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Restoration project underway for Silsbee Pines Theater following 2017 storm damages

It's 100% community-backed, so organizers are asking for your help.

SILSBEE, Texas — Hurricane Harvey shut down the 69-year-old Silsbee Pines Theater, turning the lights off to entertainment for Silsbee neighbors.

The Silsbee theater closed down for Harvey in 2017 and hasn't reopened since. It's in desperate need of some tender love and care.

Luckily, three Silsbee women who love Silsbee and love the theater are trying to keep it alive through a restoration project. It's 100% community-backed, so organizers are asking for your help.

Cristy Brown and Sonja Kelley remember the days when this spot in the Silsbee Pines Theater had the best popcorn machine in the world.

Now, the two and a project manager, Rebah Goodwin, took it upon themselves to restore their community theater.

"I saw her passion for it,” Kelley said. “Saw Rebah's passion for it. And of course, I love Silsbee. So why won't why not? Yeah, you know, it's just like a why not? Yeah, why can't we can do this?”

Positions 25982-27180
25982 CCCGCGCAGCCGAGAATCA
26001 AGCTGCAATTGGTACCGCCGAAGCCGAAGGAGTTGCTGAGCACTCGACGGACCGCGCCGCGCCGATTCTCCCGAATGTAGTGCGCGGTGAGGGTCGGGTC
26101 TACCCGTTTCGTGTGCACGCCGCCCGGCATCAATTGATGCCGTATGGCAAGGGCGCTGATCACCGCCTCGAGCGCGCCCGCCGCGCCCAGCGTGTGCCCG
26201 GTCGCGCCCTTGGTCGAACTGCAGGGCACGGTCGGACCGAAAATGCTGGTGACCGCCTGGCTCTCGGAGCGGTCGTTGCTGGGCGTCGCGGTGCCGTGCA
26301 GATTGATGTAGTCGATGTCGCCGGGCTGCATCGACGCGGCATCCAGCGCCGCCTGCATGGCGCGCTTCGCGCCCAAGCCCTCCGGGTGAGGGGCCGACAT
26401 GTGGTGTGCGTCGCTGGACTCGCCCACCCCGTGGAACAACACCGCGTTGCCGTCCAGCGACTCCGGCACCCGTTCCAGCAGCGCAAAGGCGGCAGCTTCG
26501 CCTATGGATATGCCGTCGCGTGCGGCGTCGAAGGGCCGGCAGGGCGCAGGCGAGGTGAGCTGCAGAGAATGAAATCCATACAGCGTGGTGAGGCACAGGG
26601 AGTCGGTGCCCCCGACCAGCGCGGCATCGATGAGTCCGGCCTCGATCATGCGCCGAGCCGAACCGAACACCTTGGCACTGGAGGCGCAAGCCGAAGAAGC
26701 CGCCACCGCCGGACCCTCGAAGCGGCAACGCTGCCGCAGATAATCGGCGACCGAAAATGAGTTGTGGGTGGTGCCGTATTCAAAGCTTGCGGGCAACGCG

Before closing down for Harvey in 2017, the Silsbee Pines Theater was owned by AMC. After damage from the storm, AMC decided it wasn't worth trying to revamp. After several failed attempts to sell it, Brown's intern had an idea.

“We said, ‘You know what, let's write a letter and see if they'll donate it as a write-off,’” Brown said. “And sure enough, we wrote a compelling letter and in August of 2020, we bought the theater for $1 which was a great feat, but it also created a big mountain to climb because it's a grassroots campaign.”

Now, it's a community effort to restore the theater.

"In two years, we've raised about $150,000, and we just completed step one in the restoration, which was to replace the roof,” Brown said.

They've still got a long way to go. To get to this rendition of the finished project, they're estimating about $2 million. But they have a way to break that up.

"If 2,000 people gave $25 a month, for 24 months, for two years, we would have our funds to restore the theater," Brown said.

And it's not limited to people who live in Silsbee.

"It may be in the heart of Silsbee and it may be in the hearts of Silsbee, but it's also part of Southeast Texas,” Brown said.

Brown said she hopes Silsbee can become like a mini Fredericksburg, where people can come for a weekend getaway, enjoy the lake, the river, the outdoors, and of course, a night at the theater.

MORE | Here's how you can get involved

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